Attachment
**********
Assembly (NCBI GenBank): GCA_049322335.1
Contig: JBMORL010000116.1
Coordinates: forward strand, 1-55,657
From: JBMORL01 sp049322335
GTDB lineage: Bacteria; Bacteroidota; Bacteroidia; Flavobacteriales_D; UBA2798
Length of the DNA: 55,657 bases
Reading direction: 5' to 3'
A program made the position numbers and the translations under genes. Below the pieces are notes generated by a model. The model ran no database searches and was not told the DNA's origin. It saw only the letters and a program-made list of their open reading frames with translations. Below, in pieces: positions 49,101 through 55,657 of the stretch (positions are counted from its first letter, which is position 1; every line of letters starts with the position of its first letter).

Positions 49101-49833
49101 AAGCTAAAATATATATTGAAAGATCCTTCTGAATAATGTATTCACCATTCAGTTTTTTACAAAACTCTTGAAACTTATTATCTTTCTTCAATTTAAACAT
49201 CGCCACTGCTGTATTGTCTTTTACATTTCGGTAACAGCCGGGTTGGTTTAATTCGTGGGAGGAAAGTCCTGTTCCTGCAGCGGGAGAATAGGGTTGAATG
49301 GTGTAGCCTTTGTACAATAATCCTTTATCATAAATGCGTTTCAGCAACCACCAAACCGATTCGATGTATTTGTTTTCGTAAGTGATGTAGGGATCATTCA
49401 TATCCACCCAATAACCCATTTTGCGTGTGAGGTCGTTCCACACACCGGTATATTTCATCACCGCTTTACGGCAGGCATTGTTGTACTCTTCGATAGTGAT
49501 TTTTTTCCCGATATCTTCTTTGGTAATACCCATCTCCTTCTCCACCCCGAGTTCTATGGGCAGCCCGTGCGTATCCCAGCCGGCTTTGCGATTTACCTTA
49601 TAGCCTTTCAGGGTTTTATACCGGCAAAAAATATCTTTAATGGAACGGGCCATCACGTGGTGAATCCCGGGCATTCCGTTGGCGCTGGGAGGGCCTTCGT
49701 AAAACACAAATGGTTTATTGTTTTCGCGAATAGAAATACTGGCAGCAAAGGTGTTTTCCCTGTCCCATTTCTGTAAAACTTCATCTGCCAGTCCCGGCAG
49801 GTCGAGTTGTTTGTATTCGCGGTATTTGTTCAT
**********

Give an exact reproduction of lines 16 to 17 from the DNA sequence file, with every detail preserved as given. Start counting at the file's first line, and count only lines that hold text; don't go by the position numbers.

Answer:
49701 AAAACACAAATGGTTTATTGTTTTCGCGAATAGAAATACTGGCAGCAAAGGTGTTTTCCCTGTCCCATTTCTGTAAAACTTCATCTGCCAGTCCCGGCAG
49801 GTCGAGTTGTTTGTATTCGCGGTATTTGTTCAT